Isabella Stewart Gardner Museum
in collaboration with
Renzo Piano Building Workshop
Dick Roche, Garden Contractor
Burt Hill / Stantec Paratus Group
ValleyCrest Landscape Companies
The Gardner Museum and L+A have a decade-long collaborative association. Most recently, the Museum has asked us to complete the design of gardens for the Museum expansion in collaboration with Renzo Piano Building Workshop.
THE PALACE LINK ALLEE
An allee of Pinus bungeana and Carpinus caroliana envelope the glass-enclosed linear space that links the Palace with the new expansion. The sinewy, taut, gray bark of the Carpinus contrasts elegantly with the exfoliating dusty green, light gray, and russet red bark of the Pinus. The canopy of trees shading the link modulates the light in this transitional space between the transparent, light-filled expansion and the shadowy, enclosed Palace spaces.
THE GARDEN OF 99 TREES
The Lynch Courtyard Garden is a temporary garden of liner stock trees, Ulmus parvifolia, planted on a three feet square grid. The density of trees in the garden establishes a scrim of leaves and a forest of trunks inside the new Museum entrance. The Lynch Courtyard Garden will be the site of ongoing garden installations – a Garden of Perpetual Cultivation. The Garden of 99 Trees is the inaugural installation in this new exhibition space at the Museum.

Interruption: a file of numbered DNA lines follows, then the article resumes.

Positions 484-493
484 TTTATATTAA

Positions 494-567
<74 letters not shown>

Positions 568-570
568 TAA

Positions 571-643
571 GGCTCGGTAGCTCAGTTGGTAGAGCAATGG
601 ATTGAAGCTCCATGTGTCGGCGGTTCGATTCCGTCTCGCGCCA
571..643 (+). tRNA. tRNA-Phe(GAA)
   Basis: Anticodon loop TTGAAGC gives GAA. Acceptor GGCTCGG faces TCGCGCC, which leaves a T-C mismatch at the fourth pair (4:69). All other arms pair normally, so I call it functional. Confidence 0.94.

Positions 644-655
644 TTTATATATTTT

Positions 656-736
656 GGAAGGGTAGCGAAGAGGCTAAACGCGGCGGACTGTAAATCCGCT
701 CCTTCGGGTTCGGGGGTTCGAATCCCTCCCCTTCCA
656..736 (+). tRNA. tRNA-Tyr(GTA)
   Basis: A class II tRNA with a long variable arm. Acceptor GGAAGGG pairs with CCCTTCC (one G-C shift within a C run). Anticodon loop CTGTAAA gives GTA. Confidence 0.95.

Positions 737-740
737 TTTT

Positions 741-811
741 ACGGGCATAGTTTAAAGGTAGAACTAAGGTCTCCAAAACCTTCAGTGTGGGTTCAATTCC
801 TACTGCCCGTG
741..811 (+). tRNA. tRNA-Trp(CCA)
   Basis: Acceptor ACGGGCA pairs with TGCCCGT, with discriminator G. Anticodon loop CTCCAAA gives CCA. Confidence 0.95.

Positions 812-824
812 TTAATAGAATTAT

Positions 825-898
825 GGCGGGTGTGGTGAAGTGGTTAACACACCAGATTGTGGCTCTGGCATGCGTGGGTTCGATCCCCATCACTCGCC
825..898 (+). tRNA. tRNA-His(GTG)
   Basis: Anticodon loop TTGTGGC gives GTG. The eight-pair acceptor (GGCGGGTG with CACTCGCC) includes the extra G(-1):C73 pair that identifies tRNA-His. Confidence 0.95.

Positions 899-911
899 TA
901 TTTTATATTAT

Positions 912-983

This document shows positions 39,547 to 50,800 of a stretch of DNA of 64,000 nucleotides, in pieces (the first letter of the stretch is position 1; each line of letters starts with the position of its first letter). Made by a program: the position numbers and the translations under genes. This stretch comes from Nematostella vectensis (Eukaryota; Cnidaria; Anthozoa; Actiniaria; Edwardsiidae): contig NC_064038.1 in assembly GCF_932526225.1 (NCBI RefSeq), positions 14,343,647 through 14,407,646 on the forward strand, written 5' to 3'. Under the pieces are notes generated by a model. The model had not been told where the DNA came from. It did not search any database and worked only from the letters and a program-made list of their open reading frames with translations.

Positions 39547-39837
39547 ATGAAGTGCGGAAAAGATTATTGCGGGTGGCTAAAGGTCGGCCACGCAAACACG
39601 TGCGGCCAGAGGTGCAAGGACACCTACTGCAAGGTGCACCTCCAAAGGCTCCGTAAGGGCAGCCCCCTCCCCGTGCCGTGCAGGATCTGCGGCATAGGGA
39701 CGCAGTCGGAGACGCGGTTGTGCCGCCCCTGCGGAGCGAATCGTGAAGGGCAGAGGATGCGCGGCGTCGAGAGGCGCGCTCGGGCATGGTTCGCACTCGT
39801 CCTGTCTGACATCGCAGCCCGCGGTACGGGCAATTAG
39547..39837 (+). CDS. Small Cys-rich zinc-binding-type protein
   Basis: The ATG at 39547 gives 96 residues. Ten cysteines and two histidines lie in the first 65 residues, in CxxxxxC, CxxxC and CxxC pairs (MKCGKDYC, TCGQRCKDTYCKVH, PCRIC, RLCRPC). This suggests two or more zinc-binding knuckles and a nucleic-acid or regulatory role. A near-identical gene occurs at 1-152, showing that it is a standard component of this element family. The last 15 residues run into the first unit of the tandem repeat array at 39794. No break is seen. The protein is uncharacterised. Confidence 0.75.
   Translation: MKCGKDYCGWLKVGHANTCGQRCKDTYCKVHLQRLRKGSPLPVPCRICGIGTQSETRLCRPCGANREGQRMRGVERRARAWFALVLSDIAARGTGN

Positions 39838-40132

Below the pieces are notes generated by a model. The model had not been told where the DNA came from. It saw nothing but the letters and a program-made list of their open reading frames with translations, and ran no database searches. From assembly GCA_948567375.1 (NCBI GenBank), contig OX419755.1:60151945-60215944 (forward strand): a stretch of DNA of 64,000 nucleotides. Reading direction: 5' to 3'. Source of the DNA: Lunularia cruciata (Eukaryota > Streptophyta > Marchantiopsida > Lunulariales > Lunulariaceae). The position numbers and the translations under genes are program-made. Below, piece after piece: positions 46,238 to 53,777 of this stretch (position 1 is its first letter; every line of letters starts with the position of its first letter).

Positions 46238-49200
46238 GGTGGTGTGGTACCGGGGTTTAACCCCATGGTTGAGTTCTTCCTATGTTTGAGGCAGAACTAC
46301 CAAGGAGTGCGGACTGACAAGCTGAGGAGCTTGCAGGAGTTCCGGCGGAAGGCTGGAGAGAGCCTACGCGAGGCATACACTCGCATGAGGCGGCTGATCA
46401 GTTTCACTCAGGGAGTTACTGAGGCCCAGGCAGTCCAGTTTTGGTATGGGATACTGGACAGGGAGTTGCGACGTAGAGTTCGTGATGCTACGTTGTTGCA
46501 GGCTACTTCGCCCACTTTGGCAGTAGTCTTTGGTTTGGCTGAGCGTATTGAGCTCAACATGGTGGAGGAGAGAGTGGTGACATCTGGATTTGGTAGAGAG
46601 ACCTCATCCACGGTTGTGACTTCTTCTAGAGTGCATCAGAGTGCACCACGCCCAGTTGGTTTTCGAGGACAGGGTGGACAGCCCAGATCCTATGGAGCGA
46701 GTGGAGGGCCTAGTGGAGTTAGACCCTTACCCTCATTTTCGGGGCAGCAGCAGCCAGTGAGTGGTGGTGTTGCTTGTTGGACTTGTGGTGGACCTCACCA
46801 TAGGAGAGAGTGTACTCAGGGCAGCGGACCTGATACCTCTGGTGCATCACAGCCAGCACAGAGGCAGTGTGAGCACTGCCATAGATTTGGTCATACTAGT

YELLOW ROOM AND BLUE ROOM
The Museum is entered currently between the Yellow Room and the Blue Room. The Garden of 99 Trees is underplanted with blue Scilla siberica and yellow-flowering Hamamelis virginiana which re-establish the chromatic framing of the former entrance at the new lobby.
A FAMILY TREE OF MAGNOLIAS
A collection of magnolias drift through the cafe garden and living room garden. The collection includes one Magnolia denudata and one Magnolia liliiflora. These two species were bred by Etienne Soulange-Bodin outside Paris in 1820 and are the parents of the hybrid, Magnolia x soulangiana, of which there are three in the gardens.